Sagi Rodin: Yeah, that's a great question. It used to be that the first experience with the product would be the sign up page. So you would sign up and usually you would sign up after you would already been given with the credentials, right? So somebody kind of opened an account for you. This would be the experience like ten years ago with the product. The sales team already kind of closed either a POC trial or even sealed the deal. And then the user, the first administrator in a B2B company would just get the credentials, sign up, look into the product and start using it. Right?
And then if an additional request regarding the account set up was required, like adding more users, like structuring the security policy within the account, like setting the roles and permissions and changing billing settings and stuff like that, then what would actually happen is that they would need to talk to their support person and make the request or open tickets. And that would be fulfilled.
And why it was okay, because the deal was already done, right? So the company already paid, and now it's just a matter of surviving through this digital product experience. And usually most of the efforts by the seller, by the company, the product company, would be before the renewal. Right? So before the renewal, suddenly everybody will be interested, how was your experience, whether you need more seats and so on and so forth. Just so we won't have churn or even maybe there's an opportunity to upsell.
But now the experience is different in two ways at least. So the first thing is that it's completely digital, as you said. So everything is on the product. Once I sign up, I want the full independence to get everything I need within my account setup done on my own, independently, right? So if I want to add more users, if I want to set their roles and permissions, if I want to enable multi factor in my account so nobody could log in without multi factor verification and then what kind of multifactor verification I use also up to me to choose – I want to achieve everything immediately on my own. Right.
So everything is digital through the product, and it's more continuous. That's the second thing. It's not only on the account setup part and on the renewal part, when they actually care to give you a great experience, but it's continuous. You always can get to the account settings section on your application, on your account, and basically set up everything. So you have the full independence to use the app, to configure it, to grow with it. So even if you need more seats, you just do that through the app.
And I think that great companies did that, that being able to provide that level of independence. Those are the ones that grew tremendously. Right? So today, if you want to add more seats in DocuSign, in Slack, for example, in Zoom, you don't need to talk to anybody, right? You just go there and you do that. And if I add my colleague and I want them to be a read only user, I don't have to talk to anybody. I just go to my account settings and I just set it up. If I want to export my audit logs, because I have a compliance check coming up, I don't have to talk to anybody. I just go into my account settings and I just export whatever I need.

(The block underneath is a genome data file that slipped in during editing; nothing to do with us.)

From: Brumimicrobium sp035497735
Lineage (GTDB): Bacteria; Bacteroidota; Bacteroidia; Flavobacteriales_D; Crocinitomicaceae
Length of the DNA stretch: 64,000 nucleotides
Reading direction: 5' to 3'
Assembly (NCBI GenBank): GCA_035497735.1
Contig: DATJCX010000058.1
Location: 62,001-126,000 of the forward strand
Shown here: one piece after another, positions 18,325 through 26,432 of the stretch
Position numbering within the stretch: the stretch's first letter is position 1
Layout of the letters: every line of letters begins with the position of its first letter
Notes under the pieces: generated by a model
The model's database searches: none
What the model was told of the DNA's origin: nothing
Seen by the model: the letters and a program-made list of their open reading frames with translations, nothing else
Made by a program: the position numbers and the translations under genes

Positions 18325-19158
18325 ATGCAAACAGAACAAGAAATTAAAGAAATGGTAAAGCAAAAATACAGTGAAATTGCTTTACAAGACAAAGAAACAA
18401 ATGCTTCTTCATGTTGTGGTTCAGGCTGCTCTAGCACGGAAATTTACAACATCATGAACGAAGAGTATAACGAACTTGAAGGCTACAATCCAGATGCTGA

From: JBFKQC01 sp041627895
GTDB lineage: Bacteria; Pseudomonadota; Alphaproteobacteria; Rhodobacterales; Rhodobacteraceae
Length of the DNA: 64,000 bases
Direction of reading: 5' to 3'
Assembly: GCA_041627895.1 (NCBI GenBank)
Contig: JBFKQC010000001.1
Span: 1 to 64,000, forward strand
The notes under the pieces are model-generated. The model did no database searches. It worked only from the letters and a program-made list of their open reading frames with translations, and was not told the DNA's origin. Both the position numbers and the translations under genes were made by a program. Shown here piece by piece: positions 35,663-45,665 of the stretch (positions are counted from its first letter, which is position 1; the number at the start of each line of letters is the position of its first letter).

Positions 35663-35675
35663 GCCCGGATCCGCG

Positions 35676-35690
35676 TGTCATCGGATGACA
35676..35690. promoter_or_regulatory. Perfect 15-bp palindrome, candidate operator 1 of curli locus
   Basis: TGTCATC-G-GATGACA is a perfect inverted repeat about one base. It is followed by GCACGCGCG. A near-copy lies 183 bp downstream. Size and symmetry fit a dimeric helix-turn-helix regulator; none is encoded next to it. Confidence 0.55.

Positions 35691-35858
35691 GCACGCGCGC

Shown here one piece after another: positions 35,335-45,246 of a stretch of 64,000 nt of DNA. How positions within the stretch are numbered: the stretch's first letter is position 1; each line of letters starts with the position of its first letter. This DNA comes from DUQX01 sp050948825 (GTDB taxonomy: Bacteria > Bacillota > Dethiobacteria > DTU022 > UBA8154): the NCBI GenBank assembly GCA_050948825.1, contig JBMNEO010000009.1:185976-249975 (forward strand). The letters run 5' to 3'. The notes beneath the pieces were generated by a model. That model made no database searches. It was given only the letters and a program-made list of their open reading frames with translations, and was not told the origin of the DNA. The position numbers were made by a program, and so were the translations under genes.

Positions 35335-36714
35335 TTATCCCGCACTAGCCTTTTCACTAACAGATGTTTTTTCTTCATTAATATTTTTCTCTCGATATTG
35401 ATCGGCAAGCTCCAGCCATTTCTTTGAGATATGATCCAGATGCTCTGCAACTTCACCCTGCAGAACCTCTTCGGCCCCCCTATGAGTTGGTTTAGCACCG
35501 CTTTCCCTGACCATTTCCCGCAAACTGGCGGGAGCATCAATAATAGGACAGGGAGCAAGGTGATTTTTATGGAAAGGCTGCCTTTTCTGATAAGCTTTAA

And this is the true experience, independent user experience that allows me to grow with the app right seamlessly without talking to anybody. Because think of it that anytime I need to open ticket, anytime I need to wait for somebody, wait for an email reply, whatever, that adds friction to my experience. And we want to eliminate that friction. So this is just part of these changes in the digital experience that you mentioned.
Tim Butara: Yeah, I can imagine that this is definitely one key change for users. And it's great that as you say that you're seeing companies kind of already realizing this and already acting on it. And I suspect that if it's not the trend already for this field, that it will soon become kind of the default modus operandi.
Sagi Rodin: Definitely. And I can tell you that the change is very quick. So when we started two years ago, we still had to convince potential buyers, right, that they need more advanced stuff within their app. So what we would do, typically the best thing, and this is the best sales approach, we showed examples of different applications and we showed how Slack did it, we showed how DocuSign did it, Airtable, whatever, so they can see, but then they would say, yeah, but those are companies, those are huge companies. Those are products that exist for 6, 7, 8, 10 years. We still have time.
But then when those small startups started to onboard their first customers, they realized they don't have that slack anymore, they don't have this time. They have to provide these standard experiences immediately. And this is when they would kind of, you would see a phenomena where they would return to us and said, okay, how do I do that? How do I integrate a seamless account administration experience within my app? And this is actually what Frontegg provides.
So today it kind of became the standard. They start with the understanding, okay, I know that I will need to add user management and team management within my app. I know that I would have to add more advanced granular roles and permissions within my B2B app. Okay, how do I do that from the beginning so I won't be left behind on the standards behind my competition? So they already understand this is the new standard. Everybody has to meet this standard. Everything is self serve and there's no room for staying behind.